Please make a donation to support Gunter's Space Page.
Thank you very much for visiting Gunter's Space Page. I hope that this site is useful and informative for you.
If you appreciate the information provided on this site, please consider supporting my work by making a simple and secure donation via PayPal. Please help to run the website and keep everything free of charge. Thank you very much.

Lucy (Discovery 13)

Lucy [Lockheed Martin]

Lucy, a robotic spacecraft, is scheduled to launch in October 2021. Itís slated to arrive at its first destination, a main belt asteroid, in 2025. From 2027 to 2033, Lucy will explore six Jupiter Trojan asteroids. These asteroids are trapped by Jupiterís gravity in two swarms that share the planetís orbit, one leading and one trailing Jupiter in its 12-year circuit around the sun. The Trojans are thought to be relics of a much earlier era in the history of the solar system, and may have formed far beyond Jupiterís current orbit.

Lucy is scheduled to launch in October 2021. Itís slated to arrive at its first destination, a main belt asteroid, in 2025. From 2027 to 2033, Lucy will explore six Jupiter Trojan asteroids. These asteroids are trapped by Jupiterís gravity in two swarms that share the planetís orbit, one leading and one trailing Jupiter in its 12-year circuit around the sun. The Trojans are thought to be relics of a much earlier era in the history of the solar system, and may have formed far beyond Jupiterís current orbit.

Lucy will build on the success of NASAís New Horizons mission to Pluto and the Kuiper Belt, using newer versions of the RALPH and LORRI science instruments that helped enable the missionís achievements. Several members of the Lucy mission team also are veterans of the New Horizons mission. Lucy also will build on the success of the OSIRIS-REx mission to asteroid Bennu, with the OTES instrument and several members of the OSIRIS-REx team. Lucy will feature also an additional experimental Laser communications system.

The science instruments are:

  • L'TES (Lucy Thermal Emission Spectrometer) Ė an instrument built by Arizona State University in Tempe, Arizona, that will measure the surface temperature of the Trojan asteroids by observing the thermal infrared spectrum, helping to understand the physical properties of the surface material.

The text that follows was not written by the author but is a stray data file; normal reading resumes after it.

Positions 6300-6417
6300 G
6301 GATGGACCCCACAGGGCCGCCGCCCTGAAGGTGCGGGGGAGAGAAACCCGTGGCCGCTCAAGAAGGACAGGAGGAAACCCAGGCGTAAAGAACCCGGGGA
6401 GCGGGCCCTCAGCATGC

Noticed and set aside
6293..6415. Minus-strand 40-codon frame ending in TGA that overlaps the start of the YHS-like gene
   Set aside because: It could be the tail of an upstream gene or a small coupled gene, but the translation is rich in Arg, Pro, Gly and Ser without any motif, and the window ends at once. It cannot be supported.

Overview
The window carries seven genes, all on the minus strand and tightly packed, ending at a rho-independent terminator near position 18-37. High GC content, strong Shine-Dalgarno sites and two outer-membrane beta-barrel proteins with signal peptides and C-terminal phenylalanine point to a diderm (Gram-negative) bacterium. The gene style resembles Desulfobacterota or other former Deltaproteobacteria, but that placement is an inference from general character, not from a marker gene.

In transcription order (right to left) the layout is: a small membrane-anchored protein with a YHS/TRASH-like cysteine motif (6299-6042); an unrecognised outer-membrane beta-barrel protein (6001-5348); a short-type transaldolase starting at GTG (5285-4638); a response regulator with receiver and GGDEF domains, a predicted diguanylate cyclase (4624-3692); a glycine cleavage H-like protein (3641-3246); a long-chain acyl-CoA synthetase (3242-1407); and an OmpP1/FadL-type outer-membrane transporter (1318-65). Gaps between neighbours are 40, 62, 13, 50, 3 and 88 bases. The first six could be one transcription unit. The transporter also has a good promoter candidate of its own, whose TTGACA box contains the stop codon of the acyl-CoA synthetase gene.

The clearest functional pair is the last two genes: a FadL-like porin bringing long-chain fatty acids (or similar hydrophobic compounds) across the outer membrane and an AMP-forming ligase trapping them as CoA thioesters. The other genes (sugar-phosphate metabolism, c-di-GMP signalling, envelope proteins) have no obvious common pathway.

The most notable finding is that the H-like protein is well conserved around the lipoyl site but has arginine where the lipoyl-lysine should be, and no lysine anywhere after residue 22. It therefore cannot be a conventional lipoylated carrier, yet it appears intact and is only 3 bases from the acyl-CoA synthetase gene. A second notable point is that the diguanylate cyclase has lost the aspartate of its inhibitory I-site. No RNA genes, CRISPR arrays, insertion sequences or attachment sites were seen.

• L'LORRI (Lucy LOng Range Reconnaissance Imager (LíLORRI) Ė a high resolution, panchromatic visible camera made by the Johns Hopkins University Applied Physics Laboratory in Laurel, Maryland. LíLORRI will provide the most detailed images of the surface of the Trojan asteroids.
  • LíRalph Ė an instrument provided by NASAís Goddard Space Flight Center in Greenbelt, Maryland, that consists of two parts:
    • LíRalph Linear Etalon Imaging Spectral Array (LEISA), an infrared imaging spectrometer that will reveal the absorption lines that serve as the fingerprints for different silicates, ices and organics that may be on the surface of the Trojan asteroids, and
    • LíRalph Multi-spectral Visible Imaging Camera (MVIC), that will take color images of the Trojans to help determine their composition

Following targets will be visited:

  • April 2025: (52246) Donaldjohanson, a 4 km C-type main belt asteroid
  • August 2027: (3548) Euyrbates, a 64 km C-type L4 asteroid and its 1 km moon Queta
  • September 2027: (15094) Polymele, a 21 km P-type L4 asteroid
  • April 2028: (11351) Leucus, a 34 km D-type L4 asteroid
  • October 2028: (21900) Orus, a 51 km C-type L4 asteroid
  • March 2033: (617) Patroclus and Menoetius, a 113 km and 104 km P-type L5 binary asteroid
Nation: USA
Type / Application: Multiple asteroid fly-by
Operator: NASA
Contractors: Lockheed Martin
Equipment: L'TES, L'LORRI, L'Ralph LEISA, L'Ralph MVIC
Configuration:
Propulsion:
Power: 2 deployable solar arrays, batteries
Lifetime:
Mass: 1550 kg
Orbit: Heliocentric
Satellite COSPAR Date LS Launch Vehicle Remarks
Lucy (Discovery 13) - 2021 CC SLC-41 Atlas-5(401)

References:

Cite this page: